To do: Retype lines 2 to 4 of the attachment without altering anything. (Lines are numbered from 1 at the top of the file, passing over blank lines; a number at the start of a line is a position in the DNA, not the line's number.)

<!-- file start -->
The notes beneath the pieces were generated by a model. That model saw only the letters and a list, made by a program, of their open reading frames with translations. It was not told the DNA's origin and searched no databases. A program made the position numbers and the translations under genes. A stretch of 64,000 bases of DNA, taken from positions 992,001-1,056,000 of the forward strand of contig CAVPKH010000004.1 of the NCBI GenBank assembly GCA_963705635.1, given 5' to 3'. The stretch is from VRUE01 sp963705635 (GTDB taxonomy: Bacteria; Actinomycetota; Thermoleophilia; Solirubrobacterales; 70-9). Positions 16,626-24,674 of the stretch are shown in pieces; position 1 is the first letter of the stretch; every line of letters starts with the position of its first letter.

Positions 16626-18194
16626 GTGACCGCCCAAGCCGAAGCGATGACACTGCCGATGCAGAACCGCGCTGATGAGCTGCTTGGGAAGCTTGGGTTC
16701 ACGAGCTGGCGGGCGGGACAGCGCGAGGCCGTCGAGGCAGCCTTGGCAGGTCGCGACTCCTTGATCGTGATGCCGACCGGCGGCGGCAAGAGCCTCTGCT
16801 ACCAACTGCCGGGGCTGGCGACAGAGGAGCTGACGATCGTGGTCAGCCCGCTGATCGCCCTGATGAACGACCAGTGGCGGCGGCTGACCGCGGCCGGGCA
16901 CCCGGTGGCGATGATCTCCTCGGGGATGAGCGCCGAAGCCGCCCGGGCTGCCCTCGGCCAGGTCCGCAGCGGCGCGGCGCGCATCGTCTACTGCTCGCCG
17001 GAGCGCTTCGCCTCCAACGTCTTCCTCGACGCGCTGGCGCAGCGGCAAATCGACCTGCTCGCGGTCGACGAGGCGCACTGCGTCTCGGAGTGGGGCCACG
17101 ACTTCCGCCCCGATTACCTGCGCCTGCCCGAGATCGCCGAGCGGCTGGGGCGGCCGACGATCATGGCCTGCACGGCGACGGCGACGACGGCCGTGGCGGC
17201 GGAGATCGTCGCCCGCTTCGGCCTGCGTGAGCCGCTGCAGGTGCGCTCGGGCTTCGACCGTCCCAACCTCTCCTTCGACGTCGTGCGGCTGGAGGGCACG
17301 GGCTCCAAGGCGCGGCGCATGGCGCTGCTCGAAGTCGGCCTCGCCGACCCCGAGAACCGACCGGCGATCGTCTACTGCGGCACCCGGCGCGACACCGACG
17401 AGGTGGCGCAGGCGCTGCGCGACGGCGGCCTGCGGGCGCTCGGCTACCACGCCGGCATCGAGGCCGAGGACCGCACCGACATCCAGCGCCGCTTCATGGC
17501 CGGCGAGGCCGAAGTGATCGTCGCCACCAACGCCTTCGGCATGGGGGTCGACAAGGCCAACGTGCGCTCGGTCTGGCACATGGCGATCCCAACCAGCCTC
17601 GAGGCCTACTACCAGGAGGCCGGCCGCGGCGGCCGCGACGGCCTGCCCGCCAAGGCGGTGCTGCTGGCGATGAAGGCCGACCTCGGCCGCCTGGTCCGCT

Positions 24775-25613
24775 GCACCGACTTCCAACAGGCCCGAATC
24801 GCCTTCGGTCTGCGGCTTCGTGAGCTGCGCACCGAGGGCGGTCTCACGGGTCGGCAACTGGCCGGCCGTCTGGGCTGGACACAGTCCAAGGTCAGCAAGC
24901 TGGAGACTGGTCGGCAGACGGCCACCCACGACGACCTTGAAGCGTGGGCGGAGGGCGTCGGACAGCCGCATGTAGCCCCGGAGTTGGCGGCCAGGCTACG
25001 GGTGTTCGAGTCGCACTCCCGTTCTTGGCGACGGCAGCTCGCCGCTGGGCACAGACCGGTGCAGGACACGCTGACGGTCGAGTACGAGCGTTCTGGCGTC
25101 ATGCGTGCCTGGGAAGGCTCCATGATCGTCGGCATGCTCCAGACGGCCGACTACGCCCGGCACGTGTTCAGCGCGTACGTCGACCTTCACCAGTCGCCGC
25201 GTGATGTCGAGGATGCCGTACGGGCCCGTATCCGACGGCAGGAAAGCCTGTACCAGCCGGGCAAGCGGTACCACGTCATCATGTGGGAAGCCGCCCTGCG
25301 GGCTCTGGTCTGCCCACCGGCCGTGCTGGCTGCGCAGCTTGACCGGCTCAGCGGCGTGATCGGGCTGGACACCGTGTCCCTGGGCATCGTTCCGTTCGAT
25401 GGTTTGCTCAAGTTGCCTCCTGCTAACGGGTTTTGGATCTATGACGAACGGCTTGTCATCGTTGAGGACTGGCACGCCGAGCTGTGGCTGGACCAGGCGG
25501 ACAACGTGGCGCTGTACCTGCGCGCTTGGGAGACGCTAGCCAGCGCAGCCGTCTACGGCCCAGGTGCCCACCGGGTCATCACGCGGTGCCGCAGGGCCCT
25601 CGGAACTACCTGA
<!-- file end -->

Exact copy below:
Positions 16626-18194
16626 GTGACCGCCCAAGCCGAAGCGATGACACTGCCGATGCAGAACCGCGCTGATGAGCTGCTTGGGAAGCTTGGGTTC
16701 ACGAGCTGGCGGGCGGGACAGCGCGAGGCCGTCGAGGCAGCCTTGGCAGGTCGCGACTCCTTGATCGTGATGCCGACCGGCGGCGGCAAGAGCCTCTGCT